The charges filed Thursday against Derek Chauvin come late for so many neighborhoods now dealing with the aftermath of violence, fires and destruction.
For many small businesses -- already at a breaking point because of COVID-19 -- it's almost unbearable. The hum of electric drills was the constant soundtrack Friday on University Avenue in the Midway neighborhood.
Friday, a cluster of those black owned businesses boarded property in an attempt to preserve history and prevent destruction. Tetra Constantino owns Elsa’s House of Sleep.
His late mother, Elsa, started the business in 1997. It is a family-owned discount furniture, mattress, dining room, living room, and bedroom store based in St. Paul. When Elsa passed, Tetra, took over.
Thursday night, Tetra and the small business owners surrounding him didn’t sleep.
“No, we haven’t been getting any sleep in these past few nights,” he said. “This is all we have this is our livelihood. This is what we live for. This is what we do.”
Tim Wilson owns Urban Lights Music. He said they called for help but nobody came as people attempted to kick in their locked doors.
He and other business owners told KARE 11 police we’re guarding nearby Allianz field while the city was under attack.
“We made a pact to protect our businesses because no one else would help us so we were here holding down the block,” he said, adding members of the community stepped in to help.
“On the charges, it’s a start. If it happened a few days ago maybe we could’ve avoided all the madness that is happening.”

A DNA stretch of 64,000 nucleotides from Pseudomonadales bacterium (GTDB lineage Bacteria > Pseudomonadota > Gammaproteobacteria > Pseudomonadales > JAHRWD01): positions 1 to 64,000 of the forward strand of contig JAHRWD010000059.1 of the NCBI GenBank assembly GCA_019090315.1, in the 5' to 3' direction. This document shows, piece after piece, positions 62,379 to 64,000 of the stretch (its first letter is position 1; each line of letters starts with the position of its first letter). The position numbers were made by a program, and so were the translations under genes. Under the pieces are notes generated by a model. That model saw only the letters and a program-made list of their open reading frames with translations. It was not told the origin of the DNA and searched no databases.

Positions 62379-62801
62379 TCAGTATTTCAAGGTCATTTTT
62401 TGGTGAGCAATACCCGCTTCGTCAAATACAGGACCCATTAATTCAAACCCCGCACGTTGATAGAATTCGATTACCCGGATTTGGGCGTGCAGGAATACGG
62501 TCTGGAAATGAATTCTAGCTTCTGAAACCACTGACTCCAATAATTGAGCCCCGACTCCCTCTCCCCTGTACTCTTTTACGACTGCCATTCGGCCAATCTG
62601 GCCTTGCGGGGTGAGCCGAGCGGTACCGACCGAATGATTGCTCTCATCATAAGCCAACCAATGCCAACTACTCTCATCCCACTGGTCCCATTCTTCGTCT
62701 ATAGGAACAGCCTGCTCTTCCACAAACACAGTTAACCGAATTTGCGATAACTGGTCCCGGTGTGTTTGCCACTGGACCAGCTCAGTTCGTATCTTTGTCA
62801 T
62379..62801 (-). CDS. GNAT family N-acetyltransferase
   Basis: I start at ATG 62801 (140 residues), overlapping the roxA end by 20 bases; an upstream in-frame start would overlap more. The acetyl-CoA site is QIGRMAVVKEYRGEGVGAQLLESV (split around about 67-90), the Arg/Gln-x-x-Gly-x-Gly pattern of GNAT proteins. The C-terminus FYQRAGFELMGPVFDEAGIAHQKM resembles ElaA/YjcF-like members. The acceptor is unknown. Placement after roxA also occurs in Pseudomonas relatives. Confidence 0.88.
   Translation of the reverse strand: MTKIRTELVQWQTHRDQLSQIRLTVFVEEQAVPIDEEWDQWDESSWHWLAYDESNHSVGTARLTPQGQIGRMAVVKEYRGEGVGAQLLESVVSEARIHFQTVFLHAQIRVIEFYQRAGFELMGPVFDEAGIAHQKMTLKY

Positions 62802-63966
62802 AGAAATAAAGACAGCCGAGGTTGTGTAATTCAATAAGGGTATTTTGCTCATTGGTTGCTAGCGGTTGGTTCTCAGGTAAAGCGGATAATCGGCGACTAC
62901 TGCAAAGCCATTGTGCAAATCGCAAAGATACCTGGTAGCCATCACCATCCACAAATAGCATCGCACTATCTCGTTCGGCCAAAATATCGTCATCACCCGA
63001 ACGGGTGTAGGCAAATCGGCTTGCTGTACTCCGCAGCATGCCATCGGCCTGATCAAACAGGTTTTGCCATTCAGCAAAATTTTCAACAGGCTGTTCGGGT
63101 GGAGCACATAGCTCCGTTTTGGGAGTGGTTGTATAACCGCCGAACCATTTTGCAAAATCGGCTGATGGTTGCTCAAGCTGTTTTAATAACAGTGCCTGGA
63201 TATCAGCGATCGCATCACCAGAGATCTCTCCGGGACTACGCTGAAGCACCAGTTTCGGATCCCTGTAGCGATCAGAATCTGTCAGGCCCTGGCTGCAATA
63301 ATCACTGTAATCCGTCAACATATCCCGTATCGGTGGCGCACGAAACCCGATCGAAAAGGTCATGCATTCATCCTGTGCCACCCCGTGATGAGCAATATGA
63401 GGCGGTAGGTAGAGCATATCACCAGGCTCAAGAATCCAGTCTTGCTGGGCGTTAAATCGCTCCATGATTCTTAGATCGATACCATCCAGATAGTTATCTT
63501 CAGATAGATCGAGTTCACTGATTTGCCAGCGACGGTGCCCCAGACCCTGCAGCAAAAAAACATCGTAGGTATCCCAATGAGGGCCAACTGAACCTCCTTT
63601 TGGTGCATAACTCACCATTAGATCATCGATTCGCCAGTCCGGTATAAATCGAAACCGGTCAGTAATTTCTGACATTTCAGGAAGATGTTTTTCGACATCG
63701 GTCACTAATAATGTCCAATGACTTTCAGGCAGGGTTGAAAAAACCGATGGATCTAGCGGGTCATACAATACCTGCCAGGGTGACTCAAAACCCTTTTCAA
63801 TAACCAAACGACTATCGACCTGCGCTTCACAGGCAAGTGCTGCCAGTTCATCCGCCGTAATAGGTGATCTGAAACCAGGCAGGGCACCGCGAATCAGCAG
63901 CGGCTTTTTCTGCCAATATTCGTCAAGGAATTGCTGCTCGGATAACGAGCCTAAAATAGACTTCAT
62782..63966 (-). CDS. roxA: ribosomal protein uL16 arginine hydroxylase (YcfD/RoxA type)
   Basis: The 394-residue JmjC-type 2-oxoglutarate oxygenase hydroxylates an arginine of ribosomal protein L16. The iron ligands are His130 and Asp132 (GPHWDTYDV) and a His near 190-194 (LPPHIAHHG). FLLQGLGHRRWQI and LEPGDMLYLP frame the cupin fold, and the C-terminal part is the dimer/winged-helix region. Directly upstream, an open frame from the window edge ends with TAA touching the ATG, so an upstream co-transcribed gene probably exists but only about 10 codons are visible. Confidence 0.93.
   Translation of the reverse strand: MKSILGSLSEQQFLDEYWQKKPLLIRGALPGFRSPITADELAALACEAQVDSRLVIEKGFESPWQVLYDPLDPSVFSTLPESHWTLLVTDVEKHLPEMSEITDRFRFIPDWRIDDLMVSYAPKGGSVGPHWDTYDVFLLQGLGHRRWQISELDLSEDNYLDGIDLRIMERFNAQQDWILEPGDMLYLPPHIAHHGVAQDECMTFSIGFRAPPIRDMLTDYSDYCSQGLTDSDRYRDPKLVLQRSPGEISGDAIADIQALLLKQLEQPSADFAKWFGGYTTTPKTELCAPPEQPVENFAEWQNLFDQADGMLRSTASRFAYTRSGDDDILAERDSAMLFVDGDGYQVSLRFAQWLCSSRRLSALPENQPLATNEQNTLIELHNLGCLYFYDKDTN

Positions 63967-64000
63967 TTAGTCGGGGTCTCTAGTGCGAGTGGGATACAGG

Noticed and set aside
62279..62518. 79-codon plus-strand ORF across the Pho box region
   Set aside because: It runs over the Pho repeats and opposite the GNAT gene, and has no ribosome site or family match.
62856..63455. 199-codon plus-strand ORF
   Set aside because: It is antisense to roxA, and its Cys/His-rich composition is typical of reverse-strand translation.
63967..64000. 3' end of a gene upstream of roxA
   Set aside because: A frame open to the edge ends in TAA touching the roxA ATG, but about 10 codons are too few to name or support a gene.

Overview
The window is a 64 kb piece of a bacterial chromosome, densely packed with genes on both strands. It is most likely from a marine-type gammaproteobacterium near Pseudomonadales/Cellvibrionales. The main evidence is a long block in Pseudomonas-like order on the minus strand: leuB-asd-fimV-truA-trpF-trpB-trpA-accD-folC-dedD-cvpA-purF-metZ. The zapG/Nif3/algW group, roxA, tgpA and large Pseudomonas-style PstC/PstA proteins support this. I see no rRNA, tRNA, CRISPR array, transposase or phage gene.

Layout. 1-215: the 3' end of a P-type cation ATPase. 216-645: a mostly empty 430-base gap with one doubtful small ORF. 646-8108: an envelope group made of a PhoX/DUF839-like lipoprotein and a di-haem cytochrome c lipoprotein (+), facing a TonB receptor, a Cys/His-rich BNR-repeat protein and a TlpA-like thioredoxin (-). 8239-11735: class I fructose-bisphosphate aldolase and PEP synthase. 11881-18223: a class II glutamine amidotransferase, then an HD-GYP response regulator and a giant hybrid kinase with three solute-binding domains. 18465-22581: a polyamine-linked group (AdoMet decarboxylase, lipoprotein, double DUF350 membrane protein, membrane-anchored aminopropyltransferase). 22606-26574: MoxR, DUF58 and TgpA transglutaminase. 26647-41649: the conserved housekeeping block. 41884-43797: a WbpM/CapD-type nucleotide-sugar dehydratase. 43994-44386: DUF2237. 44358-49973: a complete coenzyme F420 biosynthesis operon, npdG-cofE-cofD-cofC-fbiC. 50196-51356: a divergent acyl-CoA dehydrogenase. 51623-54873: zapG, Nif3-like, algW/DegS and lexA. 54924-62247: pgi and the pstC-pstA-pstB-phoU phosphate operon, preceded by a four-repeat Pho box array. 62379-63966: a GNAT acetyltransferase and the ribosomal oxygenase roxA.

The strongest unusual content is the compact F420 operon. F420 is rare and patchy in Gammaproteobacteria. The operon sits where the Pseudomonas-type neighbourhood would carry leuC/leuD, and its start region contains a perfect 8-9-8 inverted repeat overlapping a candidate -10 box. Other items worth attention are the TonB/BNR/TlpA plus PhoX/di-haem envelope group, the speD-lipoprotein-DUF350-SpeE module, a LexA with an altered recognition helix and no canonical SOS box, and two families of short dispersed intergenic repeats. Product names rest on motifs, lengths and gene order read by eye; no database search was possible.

Wilson, who has owned his music shop 20 years, doesn’t condone the violence. He said he does understand the pain.
“It is hard to juggle both worlds. I understand the outrage and people’s confliction, but I am on other side of it as well. This is my livelihood. I don’t want this disrupted or destroyed,” he said.
Alana Carrington, who owns Carrington Cares, was moved to tears as she watched the city she loves burn. Her nonprofit provides gas cards for cancer patients once a month to help them get to and from chemo or radiation treatments.
"I can't even get in the store to get the cards to send because we are boarded all up," she said."People are tearing up stuff and they don't even know what it is. Some are taking advantage of the situation."
Carrington also said COVID-19 strained their work. They lost funding and were forced to close their doors during the stay at home order.
Carrington, a 12-year cancer survivor, said it is a miracle their businesses were untouched.
“Everything around us burned,” she said pointing to businesses across the street. “I believe we didn’t burn down because about 30 days ago, when we thought we were going to do a soft open due to the COVID … I went from that corner to Elsa’s House of Sleep with my blessed oil and put the cross over every business asking God to do a bunch of things before we opened back up. I believe that prayers, the prayers of the community and people we have no idea are praying kept us afloat.”
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